EGASP: collaboration through competition to find human genes

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According to the most recent estimates, the number of human genes is possibly—but not certainly—between 20,000 and 25,000. To contribute strategies to reduce this uncertainty, several groups working on computational gene prediction met recently at the Welcome Trust Sanger Institute with the goal to test and compare predictive methods of genome annotation.

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Figure 1: Measuring accuracy of gene prediction tools against expert annotations.
Figure 2: Sensitivity and specificity at the exon level of several predictions submitted to EGASP'05.


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The GENCODE annotation is mostly the effort of A. Frankish, D. Swarbreck, J. Gilbert, J. Ashurst and T. Hubbard from the Havana team at the Wellcome Trust Sanger Institute; of C. Ucla, A. Reymond and S. Antonarakis from the Faculté de Médecine Université de Genève, and of F. Denoeud, J. Lagarde and R. Guigó from the Institut Municipal d'Investigació Mèdica (IMIM) in Barcelona. P. Flicek from the European Bioinformatics Insitute and J.F. Abril from the IMIM were responsible for computing most of the accuracy measures. J. Ashurst, E. Birney, P. Good, R. Guigó and T. Hubbard participated in the organizing committee. M. Ashburner, V.B. Bajic, T. Gingeras, S. Lewis and M. Reese were members of the advisory committee. The workshop was part of the ENCODE project that is funded by the US National Institutes of Health NHGRI.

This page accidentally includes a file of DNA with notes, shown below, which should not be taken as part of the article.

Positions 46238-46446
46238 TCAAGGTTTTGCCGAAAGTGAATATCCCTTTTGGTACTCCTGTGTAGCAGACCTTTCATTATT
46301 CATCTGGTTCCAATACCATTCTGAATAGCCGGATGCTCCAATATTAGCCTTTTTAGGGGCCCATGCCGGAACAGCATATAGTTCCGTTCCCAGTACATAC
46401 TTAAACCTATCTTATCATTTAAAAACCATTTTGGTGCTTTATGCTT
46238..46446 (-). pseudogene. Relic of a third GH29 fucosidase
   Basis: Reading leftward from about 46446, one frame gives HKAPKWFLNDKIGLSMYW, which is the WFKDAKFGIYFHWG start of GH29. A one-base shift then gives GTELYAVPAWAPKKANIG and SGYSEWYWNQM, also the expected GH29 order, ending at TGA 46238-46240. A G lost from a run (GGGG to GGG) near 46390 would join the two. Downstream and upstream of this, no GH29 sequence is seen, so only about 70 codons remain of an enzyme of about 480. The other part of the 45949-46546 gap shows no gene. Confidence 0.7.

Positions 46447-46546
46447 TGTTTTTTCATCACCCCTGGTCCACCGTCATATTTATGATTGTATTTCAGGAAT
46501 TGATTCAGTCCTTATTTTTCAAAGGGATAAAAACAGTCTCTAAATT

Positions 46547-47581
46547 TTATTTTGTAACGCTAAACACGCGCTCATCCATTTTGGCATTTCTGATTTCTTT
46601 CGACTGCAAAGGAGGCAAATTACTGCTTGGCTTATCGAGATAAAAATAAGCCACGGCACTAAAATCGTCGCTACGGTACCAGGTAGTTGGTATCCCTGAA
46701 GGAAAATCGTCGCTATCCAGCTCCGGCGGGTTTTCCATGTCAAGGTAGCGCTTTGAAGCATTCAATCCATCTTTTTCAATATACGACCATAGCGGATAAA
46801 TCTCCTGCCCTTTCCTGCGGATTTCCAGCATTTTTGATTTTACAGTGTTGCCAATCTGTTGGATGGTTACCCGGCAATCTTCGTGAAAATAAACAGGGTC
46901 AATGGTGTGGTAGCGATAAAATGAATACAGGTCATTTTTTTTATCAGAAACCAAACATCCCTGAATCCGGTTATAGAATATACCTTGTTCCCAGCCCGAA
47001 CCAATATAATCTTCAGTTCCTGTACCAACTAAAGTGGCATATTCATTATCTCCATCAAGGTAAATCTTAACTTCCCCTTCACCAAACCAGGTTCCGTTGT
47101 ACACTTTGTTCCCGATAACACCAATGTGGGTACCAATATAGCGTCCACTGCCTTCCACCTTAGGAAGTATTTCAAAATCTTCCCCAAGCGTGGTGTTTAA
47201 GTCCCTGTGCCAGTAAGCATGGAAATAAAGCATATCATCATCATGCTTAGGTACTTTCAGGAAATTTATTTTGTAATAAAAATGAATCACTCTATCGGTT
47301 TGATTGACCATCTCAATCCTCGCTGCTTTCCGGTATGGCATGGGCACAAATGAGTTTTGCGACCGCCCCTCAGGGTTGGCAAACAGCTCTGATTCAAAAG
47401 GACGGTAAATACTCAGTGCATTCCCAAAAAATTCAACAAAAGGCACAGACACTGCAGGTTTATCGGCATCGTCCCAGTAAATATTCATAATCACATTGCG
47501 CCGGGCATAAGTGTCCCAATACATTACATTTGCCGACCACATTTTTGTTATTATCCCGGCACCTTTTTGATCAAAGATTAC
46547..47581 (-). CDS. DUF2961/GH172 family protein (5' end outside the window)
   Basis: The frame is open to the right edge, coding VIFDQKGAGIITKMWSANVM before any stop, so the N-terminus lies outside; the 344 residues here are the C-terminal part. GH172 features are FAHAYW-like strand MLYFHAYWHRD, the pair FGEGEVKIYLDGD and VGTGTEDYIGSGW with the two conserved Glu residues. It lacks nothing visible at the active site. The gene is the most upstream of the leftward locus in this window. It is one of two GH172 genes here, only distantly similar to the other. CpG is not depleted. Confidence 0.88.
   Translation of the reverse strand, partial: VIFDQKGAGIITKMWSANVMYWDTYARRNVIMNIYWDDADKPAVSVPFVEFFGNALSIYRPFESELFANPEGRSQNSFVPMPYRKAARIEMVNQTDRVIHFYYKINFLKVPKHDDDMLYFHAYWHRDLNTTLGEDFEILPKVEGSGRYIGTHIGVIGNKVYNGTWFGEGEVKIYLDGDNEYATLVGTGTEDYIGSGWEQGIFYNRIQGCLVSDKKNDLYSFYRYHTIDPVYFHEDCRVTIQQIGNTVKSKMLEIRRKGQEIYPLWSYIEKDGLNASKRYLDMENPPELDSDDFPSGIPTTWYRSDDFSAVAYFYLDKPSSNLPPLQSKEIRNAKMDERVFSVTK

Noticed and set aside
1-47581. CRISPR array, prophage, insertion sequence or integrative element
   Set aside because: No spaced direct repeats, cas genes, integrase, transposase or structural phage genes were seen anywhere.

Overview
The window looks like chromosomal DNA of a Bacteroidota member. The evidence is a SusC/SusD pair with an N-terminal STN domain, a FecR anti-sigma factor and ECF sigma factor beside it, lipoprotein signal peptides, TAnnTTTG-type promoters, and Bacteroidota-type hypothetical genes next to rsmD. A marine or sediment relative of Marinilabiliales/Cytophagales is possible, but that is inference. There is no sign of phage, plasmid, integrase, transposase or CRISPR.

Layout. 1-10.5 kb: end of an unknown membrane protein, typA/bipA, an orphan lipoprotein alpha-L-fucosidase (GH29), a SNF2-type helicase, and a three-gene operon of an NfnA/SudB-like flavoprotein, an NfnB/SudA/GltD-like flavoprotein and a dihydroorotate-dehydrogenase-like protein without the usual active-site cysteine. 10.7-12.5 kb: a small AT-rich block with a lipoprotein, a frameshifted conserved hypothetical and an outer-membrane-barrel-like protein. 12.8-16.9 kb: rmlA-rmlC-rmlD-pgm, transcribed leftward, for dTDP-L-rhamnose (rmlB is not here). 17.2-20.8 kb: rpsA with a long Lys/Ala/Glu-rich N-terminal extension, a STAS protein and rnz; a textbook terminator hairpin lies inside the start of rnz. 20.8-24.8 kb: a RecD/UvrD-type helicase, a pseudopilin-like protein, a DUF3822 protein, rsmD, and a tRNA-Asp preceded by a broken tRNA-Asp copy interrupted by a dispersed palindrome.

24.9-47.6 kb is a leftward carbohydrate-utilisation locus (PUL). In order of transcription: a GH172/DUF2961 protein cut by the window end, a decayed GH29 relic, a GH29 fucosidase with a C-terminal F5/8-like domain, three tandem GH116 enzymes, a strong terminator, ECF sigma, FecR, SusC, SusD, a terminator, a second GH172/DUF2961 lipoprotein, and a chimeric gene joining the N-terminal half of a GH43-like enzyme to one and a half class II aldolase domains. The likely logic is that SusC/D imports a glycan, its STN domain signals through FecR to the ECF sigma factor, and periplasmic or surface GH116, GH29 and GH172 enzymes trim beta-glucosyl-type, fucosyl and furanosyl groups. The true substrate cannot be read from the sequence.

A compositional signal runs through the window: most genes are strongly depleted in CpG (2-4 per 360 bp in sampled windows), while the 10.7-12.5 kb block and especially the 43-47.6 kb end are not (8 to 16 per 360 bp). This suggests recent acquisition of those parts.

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Guigó, R., Reese, M. EGASP: collaboration through competition to find human genes. Nat Methods 2, 575–577 (2005) doi:10.1038/nmeth0805-575

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